That’s where Halla, the largest of South Korea’s “chaebol” to go bankrupt, enters the story.
When Halla went under, Wilbur Ross, a partner at Rothschild, sensed an opportunity. After going over Halla’s finances, he agreed to extend bridge loans that eventually reached over 1 billion dollars to help the chaebol restructure its assets and debts.
One of Halla’s most prized assets is Mando Machinery, Korea’s largest manufacturer of car parts and a big supplier to General Motors, Ford and other US-based multinationals.
Last summer, Rothschild ran into fierce labor opposition when thousands of workers organized a sit-down strike to protest Mando’s plans to fire one-fourth of the workforce.
Two weeks into the occupation, Ross faxed a letter to Mando’s CEO warning the strike was making his investors nervous. “I simply made it obvious to the company that, if the unrest continued, it would make Mando financially non-viable,” Ross told IPS.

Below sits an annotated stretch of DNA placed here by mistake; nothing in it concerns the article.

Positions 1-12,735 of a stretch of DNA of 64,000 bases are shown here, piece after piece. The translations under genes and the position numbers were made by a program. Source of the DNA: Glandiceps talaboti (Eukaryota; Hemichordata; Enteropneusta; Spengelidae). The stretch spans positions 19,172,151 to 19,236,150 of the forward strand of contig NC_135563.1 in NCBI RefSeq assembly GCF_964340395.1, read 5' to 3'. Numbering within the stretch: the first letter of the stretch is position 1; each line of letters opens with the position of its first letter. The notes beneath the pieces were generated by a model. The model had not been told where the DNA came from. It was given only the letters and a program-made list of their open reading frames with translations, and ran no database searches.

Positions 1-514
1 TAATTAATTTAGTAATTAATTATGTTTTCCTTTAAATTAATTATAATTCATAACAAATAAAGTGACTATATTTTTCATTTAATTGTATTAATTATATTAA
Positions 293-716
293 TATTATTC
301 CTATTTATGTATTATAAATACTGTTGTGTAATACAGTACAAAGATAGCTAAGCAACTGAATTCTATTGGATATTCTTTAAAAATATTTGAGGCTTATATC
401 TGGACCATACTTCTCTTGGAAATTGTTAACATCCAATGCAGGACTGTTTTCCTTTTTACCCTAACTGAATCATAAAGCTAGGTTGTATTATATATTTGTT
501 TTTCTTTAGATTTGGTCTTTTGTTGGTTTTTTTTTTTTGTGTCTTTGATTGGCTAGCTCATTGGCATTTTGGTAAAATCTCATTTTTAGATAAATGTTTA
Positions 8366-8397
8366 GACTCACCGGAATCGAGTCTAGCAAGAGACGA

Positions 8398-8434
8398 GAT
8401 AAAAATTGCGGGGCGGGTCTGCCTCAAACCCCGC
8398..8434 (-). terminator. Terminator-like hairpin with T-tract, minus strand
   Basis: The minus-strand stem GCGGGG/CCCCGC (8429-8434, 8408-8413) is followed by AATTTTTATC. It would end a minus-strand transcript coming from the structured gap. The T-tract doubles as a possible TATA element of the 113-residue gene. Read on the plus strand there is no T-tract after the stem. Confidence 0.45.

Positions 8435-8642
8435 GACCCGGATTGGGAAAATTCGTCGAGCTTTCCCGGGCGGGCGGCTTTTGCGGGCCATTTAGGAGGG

The threat worked: a few days later, 10,000 riot policemen armed with clubs, pepper fog, tear gas and water cannons stormed Mando’s seven factories and arrested 1,800 workers; later 25 leaders of Mando’s trade union went to prison.
But the lay-off were completed and the remaining Mando workers went back to their jobs.
Rothschild’s parent company, Rothschild Assets Management, handles billions of dollars of investments for several U.S. pension funds, including the Joint Industry Board of the Electrical Industry and the International Brotherhood of Electrical Workers and public retirement funds in Baltimore and the states of Maryland, New Mexico and Vermont.
Last month, the union connection deepened Calpers’ board voted unanimously to invest another 100 million dollars in Rothschild’s Asian fund, raising its stake to 150 million dollars.
The new Asian venture presents “valuable investment opportunities to purchase securities at historically low prices,” declared Charles P. Valdes, chairman of Calpers’ investment committee. He also is a member of the International Executive Board of the Service Employees International Union, one of the most aggressive unions in the U.S. labor movement.